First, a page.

Free speech… what’s the point? UPDATED

The whole idea of ‘free speech’ has had a few challenges this last week or so. The Paris Brown saga (about which I’ve written here), the decision by the BBC not to play ‘Ding, Dong, the Witch is Dead’ though it reached number two in the charts, the various attempts to block protests at Margaret Thatcher’s funeral, the late amendments to the Defamation Act to remove the proposed controls over companies’ abilities to sue for libel, and the arrival in court of the Sally Bercow/Lord McAlpine twitter defamation trial about which I wrote this in December). Watching how all of this has been reported – and watching the exchanges in the media, and on twitter in particular – has reminded me how unclear it seems to be to many people what the point of free speech is. What is free speech? When it should be protected?

I don’t think there’s a very clear answer – not to me, at least – but there are some things that are clear to me. I’m not a ‘free speech absolutist’ in any way. I don’t believe that freedom of speech is such a pure and perfect thing that it should be prioritised over all other things – over privacy, for example – but I do think that in the UK, at least, we seem to miss what the point really is rather more than we should. For me, free speech is about holding the powerful to account. It should be to help the little people, the ordinary people, to have their voices heard. It should be to stop bullying, not to allow it.

Holding the powerful to account

That’s where things seem to be so very much out of kilter over the last few weeks: it has been the powerful’s voices that have echoed everywhere, and the ‘ordinary’ people who have found it hard to be heard. The BBC caved in to the powerful voices of the Daily Mail and the Telegraph in blocking the playing of ‘Ding Dong’ – when they had a perfectly reasonable opportunity to just play the song without comment or emphasis. It was a bit of a silly campaign, but why silence it? It was a bit distasteful, a bit disrespectful – but if we think taste and respect is sufficient reason to block free speech we’re going down a very slippery slope, the kind that ends in the kind of Lèse majesté laws that they have in Thailand and can give a 15 year jail sentence for insulting the King.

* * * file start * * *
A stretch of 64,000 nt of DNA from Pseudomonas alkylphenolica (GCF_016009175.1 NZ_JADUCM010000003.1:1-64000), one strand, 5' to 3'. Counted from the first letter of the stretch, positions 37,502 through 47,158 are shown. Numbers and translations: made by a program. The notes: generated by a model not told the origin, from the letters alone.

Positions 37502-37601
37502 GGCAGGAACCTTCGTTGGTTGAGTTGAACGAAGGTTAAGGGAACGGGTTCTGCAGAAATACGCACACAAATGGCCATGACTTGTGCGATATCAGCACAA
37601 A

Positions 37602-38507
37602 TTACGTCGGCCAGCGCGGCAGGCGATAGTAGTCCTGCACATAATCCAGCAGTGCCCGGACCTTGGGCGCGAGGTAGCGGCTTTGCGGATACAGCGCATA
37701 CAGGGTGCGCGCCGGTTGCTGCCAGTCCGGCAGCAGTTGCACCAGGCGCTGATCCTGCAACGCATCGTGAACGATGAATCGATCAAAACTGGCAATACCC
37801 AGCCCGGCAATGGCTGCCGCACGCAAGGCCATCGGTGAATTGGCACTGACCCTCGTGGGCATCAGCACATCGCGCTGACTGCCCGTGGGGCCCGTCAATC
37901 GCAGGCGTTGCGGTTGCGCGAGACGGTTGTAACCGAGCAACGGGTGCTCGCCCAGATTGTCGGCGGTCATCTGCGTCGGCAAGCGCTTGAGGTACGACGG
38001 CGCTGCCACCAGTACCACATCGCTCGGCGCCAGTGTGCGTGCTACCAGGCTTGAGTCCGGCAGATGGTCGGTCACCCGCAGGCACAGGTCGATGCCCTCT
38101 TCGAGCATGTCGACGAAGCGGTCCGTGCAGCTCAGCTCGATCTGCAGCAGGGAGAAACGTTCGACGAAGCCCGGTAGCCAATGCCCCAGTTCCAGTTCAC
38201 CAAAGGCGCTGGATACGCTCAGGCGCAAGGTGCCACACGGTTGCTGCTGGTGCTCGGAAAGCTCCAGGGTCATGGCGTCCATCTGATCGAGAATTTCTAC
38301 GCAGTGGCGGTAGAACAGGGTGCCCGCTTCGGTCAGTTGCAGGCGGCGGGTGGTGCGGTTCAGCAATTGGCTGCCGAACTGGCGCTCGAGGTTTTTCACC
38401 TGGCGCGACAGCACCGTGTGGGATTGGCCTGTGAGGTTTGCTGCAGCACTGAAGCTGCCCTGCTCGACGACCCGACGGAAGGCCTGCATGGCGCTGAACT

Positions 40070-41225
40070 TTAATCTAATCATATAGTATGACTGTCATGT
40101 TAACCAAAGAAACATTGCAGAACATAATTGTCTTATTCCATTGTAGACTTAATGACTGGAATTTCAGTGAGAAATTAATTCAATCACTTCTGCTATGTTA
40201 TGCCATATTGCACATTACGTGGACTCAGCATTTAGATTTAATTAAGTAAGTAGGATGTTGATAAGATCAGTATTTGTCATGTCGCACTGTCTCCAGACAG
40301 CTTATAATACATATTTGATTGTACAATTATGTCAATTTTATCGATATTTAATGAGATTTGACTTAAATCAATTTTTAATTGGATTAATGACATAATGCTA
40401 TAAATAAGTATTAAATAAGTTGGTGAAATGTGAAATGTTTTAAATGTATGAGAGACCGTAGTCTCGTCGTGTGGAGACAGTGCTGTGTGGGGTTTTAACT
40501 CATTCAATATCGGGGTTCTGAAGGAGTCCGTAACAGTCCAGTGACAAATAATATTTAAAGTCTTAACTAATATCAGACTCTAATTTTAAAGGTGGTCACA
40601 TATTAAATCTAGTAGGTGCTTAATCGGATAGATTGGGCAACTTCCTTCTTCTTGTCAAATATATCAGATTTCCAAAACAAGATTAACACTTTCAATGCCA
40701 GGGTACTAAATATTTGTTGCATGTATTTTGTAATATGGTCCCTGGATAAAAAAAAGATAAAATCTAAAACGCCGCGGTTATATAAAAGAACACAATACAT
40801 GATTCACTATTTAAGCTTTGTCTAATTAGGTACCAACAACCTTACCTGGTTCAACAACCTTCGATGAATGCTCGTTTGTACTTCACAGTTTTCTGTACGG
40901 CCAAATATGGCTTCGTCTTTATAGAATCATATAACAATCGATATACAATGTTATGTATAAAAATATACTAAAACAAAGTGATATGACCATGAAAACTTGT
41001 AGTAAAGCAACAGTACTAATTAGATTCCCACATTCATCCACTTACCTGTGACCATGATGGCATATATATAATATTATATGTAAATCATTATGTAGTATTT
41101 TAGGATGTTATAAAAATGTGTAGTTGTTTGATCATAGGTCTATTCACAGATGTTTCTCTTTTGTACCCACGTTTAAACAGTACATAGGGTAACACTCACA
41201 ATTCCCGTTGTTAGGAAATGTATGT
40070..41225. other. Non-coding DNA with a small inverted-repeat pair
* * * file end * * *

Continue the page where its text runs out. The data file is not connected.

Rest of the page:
It’s a similar story in a way for the changes to the Defamation Bill. I’m not wholly convinced with the libel reform campaign in some ways – I don’t think our defamation laws are quite as broken as some suggest – but the limitations on companies’ abilities to sue, particularly where they perform a public function, seem to do exactly the right thing for freedom of speech: support the weak against the powerful.

Freedom to protest

That kind of relationship is echoed in relation to protest. The ability to protest – the freedom to protest – is a crucial part of freedom of speech, because it’s about holding the powerful to account. Freedom of speech doesn’t just mean freedom to speak politely and respectfully. It doesn’t just mean freedom to say things that the authorities like – indeed, quite the opposite. It’s most important when people want to say things that the authorities don’t like – and say them in a way that the authorities don’t like. Protest is part of that – indeed, it’s a key part of that. It may seem a bit pointless at times, it may seem disrespectful and disruptive – but it’s important. During the aftermath of the death of Thatcher, many people felt that their views were being marginalised – that they were being presented with a view of Thatcher that didn’t accord with their experience. How could they get their views across? From their perspective, the BBC and other broadcasters weren’t showing it – they were giving a series of ‘respectful’ and ‘supportive’ views. When they organised a silly song, even that was silenced. Their ‘parties’ were demonised – or barely covered on the media.